Posted by: Marte Spangen | May 7, 2014


The course in Rome included a daytrip to see the traditional transhumance roads in Lazio, here almost visible as a ford in the middle of the picture...

The course in Rome included a daytrip to see the traditional transhumance roads in Lazio, here (almost) visible as a ford in the middle of the picture…

As we entered May and the spring season, I also entered the last half of my time as a PhD student here at Stockholm University. Perhaps symptomatically, there has not been much time for blogging during the last five months or so. Instead I have written and submitted an article concerning my new theories about the “circular offering sites” that will hopefully be published within the year. I have also been involved in organizing the XIV Nordic Theoretical Archaeology Group meeting here in Stockholm, a conference running over five days, 22-25 April, with about 200 participants and 19 sessions. I would like to extend a somewhat belated thank you to all the participants in the session I arranged together with Tiina Äikäs and Anna-Kaisa Salmi on the topic of «Sámi archaeology and postcolonial theory». The aim was to discuss and rethink the use of this theoretical complex in Sami archaeology. With eight interesting papers and a total of about three hours of debate, I think we can call it a success.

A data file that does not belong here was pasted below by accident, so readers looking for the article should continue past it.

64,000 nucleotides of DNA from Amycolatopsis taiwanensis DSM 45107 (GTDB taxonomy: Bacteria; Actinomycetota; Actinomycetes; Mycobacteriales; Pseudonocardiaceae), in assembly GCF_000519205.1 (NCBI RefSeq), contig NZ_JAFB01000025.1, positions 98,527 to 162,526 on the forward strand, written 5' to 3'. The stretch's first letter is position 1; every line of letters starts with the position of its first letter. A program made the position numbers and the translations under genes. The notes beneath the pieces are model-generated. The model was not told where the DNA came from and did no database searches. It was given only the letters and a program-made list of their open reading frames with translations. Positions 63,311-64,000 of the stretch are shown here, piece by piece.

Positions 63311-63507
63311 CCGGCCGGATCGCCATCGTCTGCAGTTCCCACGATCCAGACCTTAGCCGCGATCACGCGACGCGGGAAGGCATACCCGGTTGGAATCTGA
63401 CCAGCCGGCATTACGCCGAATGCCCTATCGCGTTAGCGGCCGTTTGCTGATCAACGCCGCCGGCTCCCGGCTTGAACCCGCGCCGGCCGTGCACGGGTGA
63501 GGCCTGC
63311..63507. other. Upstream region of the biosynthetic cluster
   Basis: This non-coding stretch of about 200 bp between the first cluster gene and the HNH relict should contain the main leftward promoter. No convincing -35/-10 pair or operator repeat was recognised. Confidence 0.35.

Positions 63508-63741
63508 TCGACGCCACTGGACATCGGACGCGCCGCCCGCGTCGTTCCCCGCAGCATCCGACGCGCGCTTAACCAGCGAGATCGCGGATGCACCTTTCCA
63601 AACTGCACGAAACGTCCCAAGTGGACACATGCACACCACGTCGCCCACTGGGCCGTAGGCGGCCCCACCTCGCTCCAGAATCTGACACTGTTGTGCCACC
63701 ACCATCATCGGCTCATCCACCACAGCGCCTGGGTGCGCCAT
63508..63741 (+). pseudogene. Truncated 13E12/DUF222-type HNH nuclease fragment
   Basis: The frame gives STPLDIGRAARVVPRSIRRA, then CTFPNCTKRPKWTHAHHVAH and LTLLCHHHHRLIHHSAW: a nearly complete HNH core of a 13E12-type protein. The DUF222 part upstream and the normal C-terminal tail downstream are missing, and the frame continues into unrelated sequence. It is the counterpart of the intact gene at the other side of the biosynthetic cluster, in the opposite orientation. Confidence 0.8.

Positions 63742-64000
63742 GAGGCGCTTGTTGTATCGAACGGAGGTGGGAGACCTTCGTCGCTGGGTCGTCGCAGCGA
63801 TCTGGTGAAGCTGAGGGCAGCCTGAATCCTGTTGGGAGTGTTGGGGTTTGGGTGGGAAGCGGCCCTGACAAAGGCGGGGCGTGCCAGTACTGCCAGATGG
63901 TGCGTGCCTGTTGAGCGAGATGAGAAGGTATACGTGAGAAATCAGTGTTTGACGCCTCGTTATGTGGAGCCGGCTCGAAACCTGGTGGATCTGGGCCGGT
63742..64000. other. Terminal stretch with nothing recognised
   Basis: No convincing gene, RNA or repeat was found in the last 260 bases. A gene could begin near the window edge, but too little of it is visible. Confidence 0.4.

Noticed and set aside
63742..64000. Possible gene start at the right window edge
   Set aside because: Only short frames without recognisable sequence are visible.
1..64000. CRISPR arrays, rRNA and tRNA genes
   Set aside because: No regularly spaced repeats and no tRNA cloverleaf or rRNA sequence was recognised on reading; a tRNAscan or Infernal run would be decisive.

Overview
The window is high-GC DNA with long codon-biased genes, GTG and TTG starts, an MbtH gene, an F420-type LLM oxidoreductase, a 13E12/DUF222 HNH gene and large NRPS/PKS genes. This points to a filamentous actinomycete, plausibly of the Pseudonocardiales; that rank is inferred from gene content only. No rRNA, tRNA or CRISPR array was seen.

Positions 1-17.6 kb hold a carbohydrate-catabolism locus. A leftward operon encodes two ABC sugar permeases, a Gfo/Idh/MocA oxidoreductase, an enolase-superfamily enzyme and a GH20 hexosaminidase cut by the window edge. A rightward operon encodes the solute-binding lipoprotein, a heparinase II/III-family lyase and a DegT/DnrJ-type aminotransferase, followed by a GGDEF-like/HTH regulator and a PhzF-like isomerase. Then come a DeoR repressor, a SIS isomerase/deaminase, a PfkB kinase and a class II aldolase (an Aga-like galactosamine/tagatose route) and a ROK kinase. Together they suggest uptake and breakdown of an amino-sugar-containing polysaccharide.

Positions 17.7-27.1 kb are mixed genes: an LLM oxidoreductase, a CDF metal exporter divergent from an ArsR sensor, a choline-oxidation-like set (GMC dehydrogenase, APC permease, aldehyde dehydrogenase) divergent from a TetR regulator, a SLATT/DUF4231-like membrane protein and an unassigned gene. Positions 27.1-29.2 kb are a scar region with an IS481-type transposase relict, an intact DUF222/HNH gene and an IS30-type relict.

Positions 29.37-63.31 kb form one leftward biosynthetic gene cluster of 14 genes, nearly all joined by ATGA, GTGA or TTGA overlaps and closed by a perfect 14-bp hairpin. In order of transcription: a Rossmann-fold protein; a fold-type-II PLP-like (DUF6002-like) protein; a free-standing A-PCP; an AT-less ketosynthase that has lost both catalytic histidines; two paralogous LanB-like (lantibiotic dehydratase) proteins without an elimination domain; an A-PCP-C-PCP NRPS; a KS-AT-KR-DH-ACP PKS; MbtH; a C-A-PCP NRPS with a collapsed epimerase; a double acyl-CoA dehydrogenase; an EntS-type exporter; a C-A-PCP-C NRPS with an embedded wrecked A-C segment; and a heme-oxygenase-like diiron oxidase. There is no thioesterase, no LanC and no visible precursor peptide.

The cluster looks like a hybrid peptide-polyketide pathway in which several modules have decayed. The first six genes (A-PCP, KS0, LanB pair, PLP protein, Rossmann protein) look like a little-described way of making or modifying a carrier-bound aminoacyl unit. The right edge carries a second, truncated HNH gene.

In addition I have been busy covering some of the 60 study points (one year of full-time studies) PhD students in archaeology here at Stockholm University are expected to complete during our four years of project employment. This goal is partly achieved through PhD courses offered by the Nordic Graduate School in Archaeology: “Dialogues with the Past”. Hence I spent last week at the Swedish Institute in Rome, discussing “Outland use and upland landscapes”, with 16 other PhD students and five lecturers from various European countries. A big thank you to all of them for a very interesting and inspiring course.

My half-time milestone will be celebrated in about two weeks with the mandatory half-time seminar where I will present my results so far and what I plan to do in the second half of the project to the rest of the department. My plans include, among other things, a short additional survey in Varanger this summer, some more archive studies, place name studies, more GIS analyses, writing some articles and not least writing the monograph that will be the final result of this project. It’s a lot, but I am still optimistic, and, perhaps more importantly for the chance of completing the project sometime during 2016, I still think doing this work is great fun. In short, I look forward to the next half!


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